Delta Air Lines used to be known for its excellent operational performance, but the Atlanta-based airline no longer appears to be consistently operating its scheduled holiday operations. What’s happening?
Delta cancels dozens of flights over Easter
Delta has canceled 74 flights to date today, compared to five American cancellations and one United cancellation. These operational issues are expected to persist at least until tomorrow. So don’t expect flights to be back to normal tomorrow.
That’s a significant number of cancellations, but what makes it worse is that Delta seems to be doing a ritual of having trouble over holidays. Delta had a Thanksgiving meltdown with over 600 cancellations largely attributed to the coronavirus. Then Delta also canceled dozens of flights over Christmas. And now it’s Easter …
Delta temporarily overrides the seat lock
Delta is the only major U.S. airline to consistently block seats in all staterooms, and we know the airline will end this policy on May 1, 2021. Well, for Sunday and Monday, Delta will lift its current seat blocking policy in order to be able to do so to accommodate as many customers as possible.
I see both sides here, but gosh this is bad shape:
- On the one hand, I can understand that the priority is getting as many people on planes as possible when you have major operational problems. Delta claims an “overwhelming” number of people have been rebooked for same day trips
- On the flip side, many people go out of their way to book Delta and even pay extra because of this seat blocking policy
Delta has to do something essential and proactive for those who do not get a seat next to them as promised, as this has been a differentiating point for the airline.
Why is Delta having operational issues?
Delta claims that these cancellations were due to “various factors” including:
- Large number of employee vaccinations
- Pilots return to active status
At the most basic level, this is due to a lack of pilot staff:
- Due to the large number of pilots who have retired and are leaving early, pilots must be retrained on new aircraft and this is not an overnight process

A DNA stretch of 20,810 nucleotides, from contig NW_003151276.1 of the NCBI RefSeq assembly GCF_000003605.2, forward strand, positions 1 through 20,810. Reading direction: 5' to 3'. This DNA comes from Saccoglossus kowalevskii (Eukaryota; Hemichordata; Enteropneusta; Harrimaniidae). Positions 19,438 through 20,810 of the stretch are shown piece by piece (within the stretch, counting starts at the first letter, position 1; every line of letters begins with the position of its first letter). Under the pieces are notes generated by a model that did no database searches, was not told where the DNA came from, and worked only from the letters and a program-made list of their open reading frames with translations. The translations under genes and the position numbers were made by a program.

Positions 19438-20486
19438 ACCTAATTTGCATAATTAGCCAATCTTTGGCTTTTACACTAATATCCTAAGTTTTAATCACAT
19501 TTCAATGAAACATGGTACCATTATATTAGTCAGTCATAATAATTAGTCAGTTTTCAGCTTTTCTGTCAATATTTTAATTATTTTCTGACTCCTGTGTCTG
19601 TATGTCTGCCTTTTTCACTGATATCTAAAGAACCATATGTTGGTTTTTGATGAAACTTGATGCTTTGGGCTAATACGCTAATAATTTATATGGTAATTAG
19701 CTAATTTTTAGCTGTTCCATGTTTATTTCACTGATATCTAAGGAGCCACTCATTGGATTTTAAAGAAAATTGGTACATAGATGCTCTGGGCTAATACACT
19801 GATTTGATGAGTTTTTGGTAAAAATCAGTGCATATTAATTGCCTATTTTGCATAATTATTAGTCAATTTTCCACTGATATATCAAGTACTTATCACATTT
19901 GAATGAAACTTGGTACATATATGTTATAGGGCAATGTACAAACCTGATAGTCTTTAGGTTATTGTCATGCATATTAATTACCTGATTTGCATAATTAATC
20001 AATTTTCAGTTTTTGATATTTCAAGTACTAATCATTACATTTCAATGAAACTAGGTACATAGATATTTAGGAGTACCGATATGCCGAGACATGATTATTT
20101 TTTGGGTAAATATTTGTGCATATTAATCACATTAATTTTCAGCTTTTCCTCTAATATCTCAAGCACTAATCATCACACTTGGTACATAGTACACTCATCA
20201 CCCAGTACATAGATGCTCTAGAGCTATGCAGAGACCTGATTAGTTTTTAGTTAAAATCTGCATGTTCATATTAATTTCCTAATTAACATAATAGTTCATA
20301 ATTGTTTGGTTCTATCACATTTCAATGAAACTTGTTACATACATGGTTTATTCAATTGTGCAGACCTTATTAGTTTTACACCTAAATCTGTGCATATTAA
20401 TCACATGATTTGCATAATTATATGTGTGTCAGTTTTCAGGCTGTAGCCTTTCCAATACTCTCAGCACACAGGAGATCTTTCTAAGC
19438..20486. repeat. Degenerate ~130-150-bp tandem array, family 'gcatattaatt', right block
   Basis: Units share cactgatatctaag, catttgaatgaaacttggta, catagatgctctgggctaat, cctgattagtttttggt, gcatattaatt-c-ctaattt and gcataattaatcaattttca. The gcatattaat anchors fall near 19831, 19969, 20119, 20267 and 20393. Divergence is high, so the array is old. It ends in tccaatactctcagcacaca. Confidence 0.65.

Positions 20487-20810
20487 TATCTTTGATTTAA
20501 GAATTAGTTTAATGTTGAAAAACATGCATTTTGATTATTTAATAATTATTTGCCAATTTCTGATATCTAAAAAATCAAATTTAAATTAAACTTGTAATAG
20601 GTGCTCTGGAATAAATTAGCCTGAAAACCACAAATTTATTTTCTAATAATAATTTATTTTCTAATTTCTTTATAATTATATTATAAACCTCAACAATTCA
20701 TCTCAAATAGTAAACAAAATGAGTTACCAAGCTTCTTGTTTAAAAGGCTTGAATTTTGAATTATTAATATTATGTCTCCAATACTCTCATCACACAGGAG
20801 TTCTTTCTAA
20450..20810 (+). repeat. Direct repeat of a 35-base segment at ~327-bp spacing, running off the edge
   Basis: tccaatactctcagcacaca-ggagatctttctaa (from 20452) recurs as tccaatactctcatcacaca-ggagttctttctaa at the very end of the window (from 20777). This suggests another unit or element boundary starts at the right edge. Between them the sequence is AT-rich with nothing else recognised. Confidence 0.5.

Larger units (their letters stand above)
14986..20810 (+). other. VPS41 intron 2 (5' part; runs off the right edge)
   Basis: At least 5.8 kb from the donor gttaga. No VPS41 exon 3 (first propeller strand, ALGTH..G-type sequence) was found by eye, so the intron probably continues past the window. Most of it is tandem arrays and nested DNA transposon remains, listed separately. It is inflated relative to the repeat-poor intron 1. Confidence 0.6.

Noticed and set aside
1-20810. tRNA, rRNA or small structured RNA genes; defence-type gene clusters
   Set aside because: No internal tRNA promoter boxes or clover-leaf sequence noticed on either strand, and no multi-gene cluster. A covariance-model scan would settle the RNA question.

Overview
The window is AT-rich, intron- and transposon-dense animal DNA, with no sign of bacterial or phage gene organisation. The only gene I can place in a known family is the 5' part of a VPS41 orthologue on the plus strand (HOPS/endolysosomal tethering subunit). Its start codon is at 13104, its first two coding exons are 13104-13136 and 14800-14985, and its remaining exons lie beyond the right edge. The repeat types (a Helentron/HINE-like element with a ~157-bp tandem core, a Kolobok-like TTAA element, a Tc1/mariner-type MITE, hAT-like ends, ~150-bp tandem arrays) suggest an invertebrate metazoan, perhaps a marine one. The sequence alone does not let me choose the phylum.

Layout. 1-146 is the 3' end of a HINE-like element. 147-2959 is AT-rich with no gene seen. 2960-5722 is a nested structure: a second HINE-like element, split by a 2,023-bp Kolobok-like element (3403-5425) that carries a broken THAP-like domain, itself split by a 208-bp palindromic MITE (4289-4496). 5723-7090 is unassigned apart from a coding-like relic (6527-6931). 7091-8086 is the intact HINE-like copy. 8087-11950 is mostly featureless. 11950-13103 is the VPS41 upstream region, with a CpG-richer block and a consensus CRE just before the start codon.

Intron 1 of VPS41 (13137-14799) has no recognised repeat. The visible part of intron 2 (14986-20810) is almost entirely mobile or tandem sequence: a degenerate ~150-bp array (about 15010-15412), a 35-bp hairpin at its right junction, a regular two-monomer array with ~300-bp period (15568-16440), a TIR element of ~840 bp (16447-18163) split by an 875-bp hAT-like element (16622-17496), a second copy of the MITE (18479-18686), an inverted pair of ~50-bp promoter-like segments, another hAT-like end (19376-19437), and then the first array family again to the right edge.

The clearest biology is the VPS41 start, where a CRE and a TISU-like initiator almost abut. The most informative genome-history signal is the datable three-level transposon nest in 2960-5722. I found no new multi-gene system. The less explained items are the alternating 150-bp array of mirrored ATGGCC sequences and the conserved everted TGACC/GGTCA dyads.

- Delta doesn’t have enough pilots to fly the correct types of aircraft, especially narrow-body aircraft
- Under normal circumstances this is not a problem, but when Delta tries to increase capacity for the holidays it becomes problematic
- This problem is exacerbated by Delta’s seat blocking policy, which allows the airline to offer significantly less capacity than its competitors
To be clear, it is perfectly fair if Delta is unable to add capacity and is spread out too thinly. The question is why the airline keeps rescheduling itself – this is the third time this has happened while on vacation. The airline promised to study after Thanksgiving but still hasn’t.
Delta faces some significant operational issues over Easter as the airline canceled dozens of flights due to an ongoing shortage of pilots. In order to accommodate as many passengers as possible, the airline is also suspending its typical seat blocking policy.
Of course, it’s a difficult time for airlines in terms of planning and staffing, but this is the third time since the end of last year that Delta has been in such a situation while American Airlines and United have not. What’s happening?
Can anyone understand why Delta doesn’t learn from its mistakes? Have OMAAT readers been affected by these operational problems?
(Tip of the hat to see from the wing)